An analysis of the relationships of feminism across history, its affirmation as a political approach after the 2017 struggles and its impact on current transformations of capitalism form the aim of this lecture, which sets out to trace the evolution of the feminist movement from the 1970s to the present day and to anticipate a new phase of more radical and equal thought and action.
Running in parallel to the birth of a new left in the 1960s and 1970s, second-wave feminism emerged in the light of women’s liberation, occupying a prominent place alongside other radical movements that questioned the main characteristics of a capitalist society. Coinciding with a waning utopian outlook and the rise of neoliberalism in the 1980s, feminism was shaped by identity politics. Today, Nancy Fraser advocates the revival of a feminist radicalism capable of addressing the current systemic crisis of capitalism and its modes of value production and social reproduction, whilst endorsing feminism as a force which, side by side with other movements, transforms and surpasses capitalism as a historical system of domination.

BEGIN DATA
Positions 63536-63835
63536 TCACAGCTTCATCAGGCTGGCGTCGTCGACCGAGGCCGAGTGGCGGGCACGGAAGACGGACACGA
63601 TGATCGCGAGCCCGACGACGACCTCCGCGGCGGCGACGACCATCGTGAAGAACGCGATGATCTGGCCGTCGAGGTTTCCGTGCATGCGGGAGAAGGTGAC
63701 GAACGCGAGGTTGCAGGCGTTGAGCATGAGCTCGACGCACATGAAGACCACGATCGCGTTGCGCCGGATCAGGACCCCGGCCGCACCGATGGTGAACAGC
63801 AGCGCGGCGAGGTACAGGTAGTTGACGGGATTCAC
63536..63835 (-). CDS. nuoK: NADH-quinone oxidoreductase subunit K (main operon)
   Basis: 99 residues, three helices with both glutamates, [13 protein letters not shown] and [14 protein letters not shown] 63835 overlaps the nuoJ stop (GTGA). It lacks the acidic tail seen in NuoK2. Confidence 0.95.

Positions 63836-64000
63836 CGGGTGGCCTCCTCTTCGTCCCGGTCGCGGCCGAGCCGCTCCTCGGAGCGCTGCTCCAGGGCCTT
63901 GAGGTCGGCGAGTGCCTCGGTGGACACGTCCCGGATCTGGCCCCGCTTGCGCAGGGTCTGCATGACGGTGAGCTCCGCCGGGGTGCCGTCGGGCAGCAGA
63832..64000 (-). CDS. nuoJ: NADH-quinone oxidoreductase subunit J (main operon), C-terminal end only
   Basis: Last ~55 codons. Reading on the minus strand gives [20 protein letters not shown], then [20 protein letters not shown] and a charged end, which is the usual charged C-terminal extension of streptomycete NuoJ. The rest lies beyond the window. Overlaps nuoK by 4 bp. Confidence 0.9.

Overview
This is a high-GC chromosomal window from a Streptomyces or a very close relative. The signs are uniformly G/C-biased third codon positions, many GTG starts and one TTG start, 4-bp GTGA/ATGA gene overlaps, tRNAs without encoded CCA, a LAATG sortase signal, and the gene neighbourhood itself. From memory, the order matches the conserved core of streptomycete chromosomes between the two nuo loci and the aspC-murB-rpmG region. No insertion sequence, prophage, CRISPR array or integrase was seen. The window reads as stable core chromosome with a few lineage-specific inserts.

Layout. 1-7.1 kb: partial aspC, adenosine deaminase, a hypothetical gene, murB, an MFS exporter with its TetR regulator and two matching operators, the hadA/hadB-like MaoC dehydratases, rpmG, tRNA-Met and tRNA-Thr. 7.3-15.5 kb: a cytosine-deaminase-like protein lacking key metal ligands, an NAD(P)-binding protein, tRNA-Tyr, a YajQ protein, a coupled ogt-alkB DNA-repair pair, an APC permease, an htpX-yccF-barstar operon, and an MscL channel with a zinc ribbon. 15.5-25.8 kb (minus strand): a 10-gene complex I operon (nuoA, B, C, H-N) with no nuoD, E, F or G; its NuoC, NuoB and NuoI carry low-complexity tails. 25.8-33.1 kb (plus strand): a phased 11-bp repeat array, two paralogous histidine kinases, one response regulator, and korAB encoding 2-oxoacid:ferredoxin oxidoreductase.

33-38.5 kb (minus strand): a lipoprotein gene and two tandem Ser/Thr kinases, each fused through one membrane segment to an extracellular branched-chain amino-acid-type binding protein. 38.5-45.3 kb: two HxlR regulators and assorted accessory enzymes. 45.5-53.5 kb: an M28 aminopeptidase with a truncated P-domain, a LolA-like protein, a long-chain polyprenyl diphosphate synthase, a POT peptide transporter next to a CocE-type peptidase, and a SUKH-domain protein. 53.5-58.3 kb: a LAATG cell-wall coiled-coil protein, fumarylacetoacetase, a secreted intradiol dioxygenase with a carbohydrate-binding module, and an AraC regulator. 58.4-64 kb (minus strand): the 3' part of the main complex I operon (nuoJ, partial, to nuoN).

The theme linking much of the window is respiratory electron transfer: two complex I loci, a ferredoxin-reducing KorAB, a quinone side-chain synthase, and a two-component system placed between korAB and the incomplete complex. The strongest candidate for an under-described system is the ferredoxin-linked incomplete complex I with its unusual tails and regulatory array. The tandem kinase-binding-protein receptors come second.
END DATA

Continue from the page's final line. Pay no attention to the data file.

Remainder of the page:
Nancy Fraser is a political philosopher and feminist intellectual. She is the Henry A. and Louise Loeb Professor of Political Science and Philosophy at the New School in New York, and currently occupies the International Research Chair in Global Justice at the Collège d’études mondiales, Paris. She is also a professor at the Centre for Gender Research at the University of Oslo. She founded the journal Constellations and, as well as coordinating it for many years, is a member of its Editorial Council. She is the author of Redistribution or Recognition?: A Political-Philosophical Exchange (Verso, 2003), written with Axel Honneth; Scales of Justice (Polity Press, 2008); Fortunes of Feminism. From State-Managed Capitalism to Neoliberal Crisis (Verso, 2013); Capitalism: A Conversation in Critical Theory, with Rahel Jaeggi (Polity, 2018); and Feminism for the 99%. A Manifesto, with Cinzia Arruza and Tithi Bhattacharya (Verso, 2019).